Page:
“We think we have many of the things that are so important in our in-classroom courses,” Macias said, “with students being able to learn from each other and from faculty members with whom they have a close connection.”

Asked about the question of how professors will know whether students have actually performed the work that they turn in for the online courses, Macias said that in exam situations, professors will actually be able to see the students. For papers, he said, advanced software will help make sure that the work that students turn in is actually their own.

“A lot of work has been done to try to identify authentic papers in classroom situations,” he said. “Faculty have been shown how to authenticate.”

The name for the new venture evokes what Macias said it resembles – the chance for students to take advantage of the same kinds of new courses and programs that they could do if they spent a semester abroad, living in a totally different part of the world. If they want to take time off to work in a political campaign, say, or have an internship, they could still enroll in online classes and continue their education.

Macias said he is no stranger to the challenges and opportunities of innovative learning techniques. He said that under the university’s former chancellor, William Danforth, he was involved in trying to determine what higher education would be like in the 21st century – a time when the online capabilities available today could only be imagined.

Given that progress, Macias added, it’s hard to say where the explosion of online education will lead in the coming years. He is leaving his job as provost at the end of the current academic year to devote his time to figuring out new ways to using emerging technology.

“During that time,” he said of his previous work at trying to divine the future, “the Soviet Union fell and dramatically changed the world. Nobody in the room had a clue that would happen. Nobody predicted it. I’m not a good reader of the future. If you had asked me two years ago where online education was going, I would have given you a radically different answer. The online world was different. The quality was different. The actors were different.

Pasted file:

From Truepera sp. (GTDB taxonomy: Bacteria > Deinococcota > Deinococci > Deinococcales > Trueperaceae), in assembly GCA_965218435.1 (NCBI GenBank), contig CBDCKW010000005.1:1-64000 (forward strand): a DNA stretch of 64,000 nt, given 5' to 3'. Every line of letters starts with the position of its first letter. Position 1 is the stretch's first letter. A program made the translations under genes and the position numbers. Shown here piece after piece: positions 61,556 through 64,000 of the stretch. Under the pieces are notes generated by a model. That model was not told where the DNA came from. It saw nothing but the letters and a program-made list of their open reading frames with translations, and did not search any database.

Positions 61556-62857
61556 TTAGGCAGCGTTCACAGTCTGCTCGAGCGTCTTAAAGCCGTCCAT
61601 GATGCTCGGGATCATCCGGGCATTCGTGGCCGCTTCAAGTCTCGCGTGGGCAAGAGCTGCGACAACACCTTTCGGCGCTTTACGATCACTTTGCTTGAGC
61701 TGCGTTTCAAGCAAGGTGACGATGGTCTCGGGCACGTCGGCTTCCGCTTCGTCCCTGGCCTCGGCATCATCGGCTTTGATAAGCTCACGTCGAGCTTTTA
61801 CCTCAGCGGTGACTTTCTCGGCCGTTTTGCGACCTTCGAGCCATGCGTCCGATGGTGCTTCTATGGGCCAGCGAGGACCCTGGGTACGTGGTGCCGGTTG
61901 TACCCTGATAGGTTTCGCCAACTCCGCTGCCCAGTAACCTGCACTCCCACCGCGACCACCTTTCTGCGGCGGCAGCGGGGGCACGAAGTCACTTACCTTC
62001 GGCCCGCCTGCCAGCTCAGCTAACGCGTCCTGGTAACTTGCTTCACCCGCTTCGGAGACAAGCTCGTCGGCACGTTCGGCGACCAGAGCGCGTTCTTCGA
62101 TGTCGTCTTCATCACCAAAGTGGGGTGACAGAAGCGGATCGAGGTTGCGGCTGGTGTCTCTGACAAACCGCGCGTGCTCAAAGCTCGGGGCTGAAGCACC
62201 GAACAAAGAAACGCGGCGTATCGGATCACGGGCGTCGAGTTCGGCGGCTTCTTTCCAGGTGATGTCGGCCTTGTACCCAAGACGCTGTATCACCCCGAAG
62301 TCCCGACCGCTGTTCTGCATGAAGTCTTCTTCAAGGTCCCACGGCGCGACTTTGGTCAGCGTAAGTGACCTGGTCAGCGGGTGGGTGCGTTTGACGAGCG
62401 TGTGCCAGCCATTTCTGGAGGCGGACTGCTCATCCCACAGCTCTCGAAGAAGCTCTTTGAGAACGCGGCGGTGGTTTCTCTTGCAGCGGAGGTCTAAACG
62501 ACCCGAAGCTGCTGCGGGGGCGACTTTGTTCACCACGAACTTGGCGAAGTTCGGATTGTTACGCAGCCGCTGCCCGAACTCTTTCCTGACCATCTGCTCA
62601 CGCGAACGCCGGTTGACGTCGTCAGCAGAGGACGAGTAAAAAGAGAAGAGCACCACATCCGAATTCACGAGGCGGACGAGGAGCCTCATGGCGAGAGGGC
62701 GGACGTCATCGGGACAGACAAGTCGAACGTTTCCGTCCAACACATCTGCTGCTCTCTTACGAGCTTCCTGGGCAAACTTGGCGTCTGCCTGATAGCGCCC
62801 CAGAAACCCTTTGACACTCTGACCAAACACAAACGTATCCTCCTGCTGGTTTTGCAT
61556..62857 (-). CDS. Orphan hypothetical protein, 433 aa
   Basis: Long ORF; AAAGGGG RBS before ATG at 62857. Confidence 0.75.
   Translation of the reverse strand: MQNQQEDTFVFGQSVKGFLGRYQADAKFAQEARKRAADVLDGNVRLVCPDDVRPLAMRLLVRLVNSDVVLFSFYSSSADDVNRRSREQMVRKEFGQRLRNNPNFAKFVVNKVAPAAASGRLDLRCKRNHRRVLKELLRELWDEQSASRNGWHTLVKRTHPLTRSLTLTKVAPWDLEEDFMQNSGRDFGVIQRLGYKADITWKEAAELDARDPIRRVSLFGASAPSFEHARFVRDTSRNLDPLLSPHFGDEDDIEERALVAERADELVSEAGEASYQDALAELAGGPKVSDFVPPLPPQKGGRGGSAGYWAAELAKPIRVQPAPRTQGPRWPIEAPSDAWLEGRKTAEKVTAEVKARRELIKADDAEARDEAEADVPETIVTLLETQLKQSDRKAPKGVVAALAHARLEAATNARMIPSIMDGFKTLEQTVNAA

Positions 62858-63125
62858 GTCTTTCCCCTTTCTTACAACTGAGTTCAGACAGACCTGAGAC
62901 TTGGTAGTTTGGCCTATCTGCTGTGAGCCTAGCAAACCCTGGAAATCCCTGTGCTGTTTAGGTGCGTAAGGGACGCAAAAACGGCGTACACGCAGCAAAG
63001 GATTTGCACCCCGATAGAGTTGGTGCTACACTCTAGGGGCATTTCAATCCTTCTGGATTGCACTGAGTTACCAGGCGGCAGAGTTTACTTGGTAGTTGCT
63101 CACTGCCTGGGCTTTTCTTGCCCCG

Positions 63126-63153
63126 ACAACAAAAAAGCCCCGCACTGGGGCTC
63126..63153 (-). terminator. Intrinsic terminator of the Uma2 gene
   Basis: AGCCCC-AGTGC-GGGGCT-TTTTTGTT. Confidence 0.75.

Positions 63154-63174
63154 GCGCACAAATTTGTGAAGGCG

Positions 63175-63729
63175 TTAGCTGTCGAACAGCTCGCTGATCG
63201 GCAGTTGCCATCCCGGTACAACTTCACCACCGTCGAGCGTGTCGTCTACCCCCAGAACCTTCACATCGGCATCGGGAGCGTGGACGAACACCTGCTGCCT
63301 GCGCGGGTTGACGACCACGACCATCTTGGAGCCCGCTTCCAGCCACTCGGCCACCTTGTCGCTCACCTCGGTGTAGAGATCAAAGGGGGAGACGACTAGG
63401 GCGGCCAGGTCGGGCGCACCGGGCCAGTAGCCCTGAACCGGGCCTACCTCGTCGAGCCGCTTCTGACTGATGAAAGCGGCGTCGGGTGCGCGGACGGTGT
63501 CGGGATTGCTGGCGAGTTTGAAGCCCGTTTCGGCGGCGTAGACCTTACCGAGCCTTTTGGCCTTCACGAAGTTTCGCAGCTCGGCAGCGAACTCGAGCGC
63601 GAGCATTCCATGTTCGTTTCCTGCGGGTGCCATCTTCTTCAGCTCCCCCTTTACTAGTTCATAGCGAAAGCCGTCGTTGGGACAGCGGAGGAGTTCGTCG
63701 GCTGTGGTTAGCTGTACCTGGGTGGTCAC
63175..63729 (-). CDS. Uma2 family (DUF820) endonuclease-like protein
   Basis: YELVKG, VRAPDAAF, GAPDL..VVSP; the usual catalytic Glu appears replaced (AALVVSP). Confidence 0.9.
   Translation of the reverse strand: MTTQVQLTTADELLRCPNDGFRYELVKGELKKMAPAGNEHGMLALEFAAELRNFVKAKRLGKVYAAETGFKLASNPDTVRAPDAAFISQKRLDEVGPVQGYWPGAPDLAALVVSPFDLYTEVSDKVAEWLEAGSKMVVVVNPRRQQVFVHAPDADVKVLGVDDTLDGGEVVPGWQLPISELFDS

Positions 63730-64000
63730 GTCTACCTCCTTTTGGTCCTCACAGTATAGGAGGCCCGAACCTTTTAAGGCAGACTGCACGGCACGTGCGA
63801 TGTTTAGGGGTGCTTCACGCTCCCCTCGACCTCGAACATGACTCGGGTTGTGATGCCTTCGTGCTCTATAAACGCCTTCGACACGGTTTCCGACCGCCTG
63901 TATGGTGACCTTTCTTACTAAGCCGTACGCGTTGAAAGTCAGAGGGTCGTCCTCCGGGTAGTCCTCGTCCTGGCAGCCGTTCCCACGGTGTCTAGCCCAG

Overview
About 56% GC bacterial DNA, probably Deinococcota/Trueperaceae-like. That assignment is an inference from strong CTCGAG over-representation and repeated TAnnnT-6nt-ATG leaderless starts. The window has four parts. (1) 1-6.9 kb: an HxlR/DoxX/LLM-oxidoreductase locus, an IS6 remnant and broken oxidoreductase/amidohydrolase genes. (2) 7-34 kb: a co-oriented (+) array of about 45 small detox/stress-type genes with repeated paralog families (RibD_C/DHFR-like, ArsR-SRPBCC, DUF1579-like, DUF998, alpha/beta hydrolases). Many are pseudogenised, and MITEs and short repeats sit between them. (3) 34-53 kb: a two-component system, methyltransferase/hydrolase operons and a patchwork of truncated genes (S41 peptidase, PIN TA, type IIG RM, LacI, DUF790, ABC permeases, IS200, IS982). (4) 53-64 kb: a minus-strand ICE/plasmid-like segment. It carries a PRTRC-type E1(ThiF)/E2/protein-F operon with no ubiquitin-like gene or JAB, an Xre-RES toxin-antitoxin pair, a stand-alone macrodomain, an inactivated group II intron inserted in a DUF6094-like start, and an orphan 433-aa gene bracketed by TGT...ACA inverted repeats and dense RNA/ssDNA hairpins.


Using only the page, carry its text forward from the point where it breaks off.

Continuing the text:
“Things are changing amazingly rapidly. I can’t predict what will be happening two years form now. But I do think this is an enhancement that we’re working on. The university will find a way to have a very robust campus residential experience, but it will find other ways to enhance that learning. I don’t exactly know what the university will look like. But I do see this hybrid being pretty lively over the next decade. Do I think all these buildings will wither away? No. But this will change the nature of education.”

Dale Singer began his career in professional journalism in 1969 by talking his way into a summer vacation replacement job at the now-defunct United Press International bureau in St. Louis; he later joined UPI full-time in 1972. Eight years later, he moved to the Post-Dispatch, where for the next 28-plus years he was a business reporter and editor, a Metro reporter specializing in education, assistant editor of the Editorial Page for 10 years and finally news editor of the newspaper's website. In September of 2008, he joined the staff of the Beacon, where he reported primarily on education. In addition to practicing journalism, Dale has been an adjunct professor at University College at Washington U. He and his wife live in west St. Louis County with their spoiled Bichon, Teddy. They have two adult daughters, who have followed them into the word business as a communications manager and a website editor, and three grandchildren. Dale reported for St. Louis Public Radio from 2013 to 2016.